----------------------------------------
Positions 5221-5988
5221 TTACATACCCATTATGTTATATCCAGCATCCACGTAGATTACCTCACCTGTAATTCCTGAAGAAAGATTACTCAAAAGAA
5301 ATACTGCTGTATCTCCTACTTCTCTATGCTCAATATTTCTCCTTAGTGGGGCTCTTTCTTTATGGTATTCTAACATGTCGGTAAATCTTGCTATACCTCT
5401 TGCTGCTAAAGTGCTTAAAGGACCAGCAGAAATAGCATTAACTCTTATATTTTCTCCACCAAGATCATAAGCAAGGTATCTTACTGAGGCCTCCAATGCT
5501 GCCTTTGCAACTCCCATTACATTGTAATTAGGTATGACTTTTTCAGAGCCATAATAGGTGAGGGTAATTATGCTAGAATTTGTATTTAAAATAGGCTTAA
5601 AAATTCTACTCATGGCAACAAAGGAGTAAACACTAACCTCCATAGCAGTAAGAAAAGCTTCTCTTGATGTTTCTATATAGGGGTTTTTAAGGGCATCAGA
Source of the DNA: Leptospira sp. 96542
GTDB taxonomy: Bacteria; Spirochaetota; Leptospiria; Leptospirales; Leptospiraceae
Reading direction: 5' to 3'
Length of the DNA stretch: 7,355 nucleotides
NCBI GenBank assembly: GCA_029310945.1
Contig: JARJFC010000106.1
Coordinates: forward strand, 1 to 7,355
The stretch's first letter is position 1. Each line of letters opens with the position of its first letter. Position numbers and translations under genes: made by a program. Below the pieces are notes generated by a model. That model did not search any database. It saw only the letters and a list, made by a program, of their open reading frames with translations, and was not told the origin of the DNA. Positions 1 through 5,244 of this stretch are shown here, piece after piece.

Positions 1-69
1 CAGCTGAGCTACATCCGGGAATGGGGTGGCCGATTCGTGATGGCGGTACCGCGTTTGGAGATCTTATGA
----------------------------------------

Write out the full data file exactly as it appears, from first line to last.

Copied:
Positions 5221-5988
5221 TTACATACCCATTATGTTATATCCAGCATCCACGTAGATTACCTCACCTGTAATTCCTGAAGAAAGATTACTCAAAAGAA
5301 ATACTGCTGTATCTCCTACTTCTCTATGCTCAATATTTCTCCTTAGTGGGGCTCTTTCTTTATGGTATTCTAACATGTCGGTAAATCTTGCTATACCTCT
5401 TGCTGCTAAAGTGCTTAAAGGACCAGCAGAAATAGCATTAACTCTTATATTTTCTCCACCAAGATCATAAGCAAGGTATCTTACTGAGGCCTCCAATGCT
5501 GCCTTTGCAACTCCCATTACATTGTAATTAGGTATGACTTTTTCAGAGCCATAATAGGTGAGGGTAATTATGCTAGAATTTGTATTTAAAATAGGCTTAA
5601 AAATTCTACTCATGGCAACAAAGGAGTAAACACTAACCTCCATAGCAGTAAGAAAAGCTTCTCTTGATGTTTCTATATAGGGGTTTTTAAGGGCATCAGA
Source of the DNA: Leptospira sp. 96542
GTDB taxonomy: Bacteria; Spirochaetota; Leptospiria; Leptospirales; Leptospiraceae
Reading direction: 5' to 3'
Length of the DNA stretch: 7,355 nucleotides
NCBI GenBank assembly: GCA_029310945.1
Contig: JARJFC010000106.1
Coordinates: forward strand, 1 to 7,355
The stretch's first letter is position 1. Each line of letters opens with the position of its first letter. Position numbers and translations under genes: made by a program. Below the pieces are notes generated by a model. That model did not search any database. It saw only the letters and a list, made by a program, of their open reading frames with translations, and was not told the origin of the DNA. Positions 1 through 5,244 of this stretch are shown here, piece after piece.

Positions 1-69
1 CAGCTGAGCTACATCCGGGAATGGGGTGGCCGATTCGTGATGGCGGTACCGCGTTTGGAGATCTTATGA